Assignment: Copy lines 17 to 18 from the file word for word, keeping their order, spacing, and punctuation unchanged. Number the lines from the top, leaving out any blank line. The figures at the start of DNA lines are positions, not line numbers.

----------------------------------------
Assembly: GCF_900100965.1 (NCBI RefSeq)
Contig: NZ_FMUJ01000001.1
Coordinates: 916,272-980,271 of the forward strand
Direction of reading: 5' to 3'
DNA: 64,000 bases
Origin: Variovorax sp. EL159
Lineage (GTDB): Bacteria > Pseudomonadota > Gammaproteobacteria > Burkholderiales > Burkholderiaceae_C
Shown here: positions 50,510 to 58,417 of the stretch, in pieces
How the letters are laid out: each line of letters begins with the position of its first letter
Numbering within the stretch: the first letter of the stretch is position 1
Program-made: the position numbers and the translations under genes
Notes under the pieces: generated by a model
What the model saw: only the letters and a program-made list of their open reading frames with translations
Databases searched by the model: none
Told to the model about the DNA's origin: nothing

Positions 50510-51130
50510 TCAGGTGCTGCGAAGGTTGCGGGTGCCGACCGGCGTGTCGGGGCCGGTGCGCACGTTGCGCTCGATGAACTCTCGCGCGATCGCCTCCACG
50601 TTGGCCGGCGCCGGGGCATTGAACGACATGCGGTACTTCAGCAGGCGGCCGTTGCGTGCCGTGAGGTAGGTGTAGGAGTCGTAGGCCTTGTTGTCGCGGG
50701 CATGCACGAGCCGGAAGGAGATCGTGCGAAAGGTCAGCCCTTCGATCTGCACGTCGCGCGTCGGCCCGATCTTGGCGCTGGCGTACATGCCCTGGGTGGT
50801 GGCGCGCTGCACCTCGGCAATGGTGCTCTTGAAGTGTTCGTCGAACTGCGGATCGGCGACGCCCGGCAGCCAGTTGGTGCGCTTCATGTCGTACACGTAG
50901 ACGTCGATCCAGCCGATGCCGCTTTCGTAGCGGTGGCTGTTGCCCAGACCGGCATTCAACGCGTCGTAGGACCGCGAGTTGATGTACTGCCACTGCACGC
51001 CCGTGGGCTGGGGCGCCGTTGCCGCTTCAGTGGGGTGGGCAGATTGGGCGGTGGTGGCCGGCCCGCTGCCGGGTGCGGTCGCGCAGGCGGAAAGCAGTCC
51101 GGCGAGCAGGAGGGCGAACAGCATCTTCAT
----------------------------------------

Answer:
50510 TCAGGTGCTGCGAAGGTTGCGGGTGCCGACCGGCGTGTCGGGGCCGGTGCGCACGTTGCGCTCGATGAACTCTCGCGCGATCGCCTCCACG
50601 TTGGCCGGCGCCGGGGCATTGAACGACATGCGGTACTTCAGCAGGCGGCCGTTGCGTGCCGTGAGGTAGGTGTAGGAGTCGTAGGCCTTGTTGTCGCGGG